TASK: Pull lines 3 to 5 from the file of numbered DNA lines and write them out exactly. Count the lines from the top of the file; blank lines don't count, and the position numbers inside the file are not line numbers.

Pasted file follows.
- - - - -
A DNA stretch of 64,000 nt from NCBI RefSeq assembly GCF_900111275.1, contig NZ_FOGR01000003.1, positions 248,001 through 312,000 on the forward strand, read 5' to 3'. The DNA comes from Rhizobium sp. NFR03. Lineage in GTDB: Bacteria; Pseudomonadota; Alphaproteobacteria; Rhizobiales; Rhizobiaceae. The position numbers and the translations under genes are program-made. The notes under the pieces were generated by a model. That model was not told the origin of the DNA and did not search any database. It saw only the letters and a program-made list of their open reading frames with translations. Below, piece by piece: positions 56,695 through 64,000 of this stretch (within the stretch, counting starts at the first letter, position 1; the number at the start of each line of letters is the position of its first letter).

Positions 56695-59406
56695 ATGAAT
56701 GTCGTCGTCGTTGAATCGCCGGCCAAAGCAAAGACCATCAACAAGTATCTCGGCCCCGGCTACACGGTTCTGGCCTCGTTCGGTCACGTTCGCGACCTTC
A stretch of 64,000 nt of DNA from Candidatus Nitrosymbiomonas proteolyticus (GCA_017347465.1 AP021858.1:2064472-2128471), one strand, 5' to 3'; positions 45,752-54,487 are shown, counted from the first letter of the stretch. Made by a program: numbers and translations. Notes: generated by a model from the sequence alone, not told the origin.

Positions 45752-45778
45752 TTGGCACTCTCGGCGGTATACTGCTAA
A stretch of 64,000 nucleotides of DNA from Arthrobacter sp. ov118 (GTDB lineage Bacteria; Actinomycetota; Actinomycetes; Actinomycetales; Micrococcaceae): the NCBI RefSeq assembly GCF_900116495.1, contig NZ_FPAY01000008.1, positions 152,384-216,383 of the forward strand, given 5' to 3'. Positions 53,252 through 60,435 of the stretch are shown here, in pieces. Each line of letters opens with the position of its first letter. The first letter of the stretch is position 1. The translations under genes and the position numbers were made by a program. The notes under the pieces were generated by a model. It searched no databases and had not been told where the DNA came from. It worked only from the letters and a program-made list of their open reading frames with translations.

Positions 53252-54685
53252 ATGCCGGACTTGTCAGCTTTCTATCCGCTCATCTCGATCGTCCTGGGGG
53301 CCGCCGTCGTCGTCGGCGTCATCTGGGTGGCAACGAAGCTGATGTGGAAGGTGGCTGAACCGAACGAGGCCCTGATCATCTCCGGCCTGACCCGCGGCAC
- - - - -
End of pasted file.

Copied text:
56695 ATGAAT
56701 GTCGTCGTCGTTGAATCGCCGGCCAAAGCAAAGACCATCAACAAGTATCTCGGCCCCGGCTACACGGTTCTGGCCTCGTTCGGTCACGTTCGCGACCTTC
A stretch of 64,000 nt of DNA from Candidatus Nitrosymbiomonas proteolyticus (GCA_017347465.1 AP021858.1:2064472-2128471), one strand, 5' to 3'; positions 45,752-54,487 are shown, counted from the first letter of the stretch. Made by a program: numbers and translations. Notes: generated by a model from the sequence alone, not told the origin.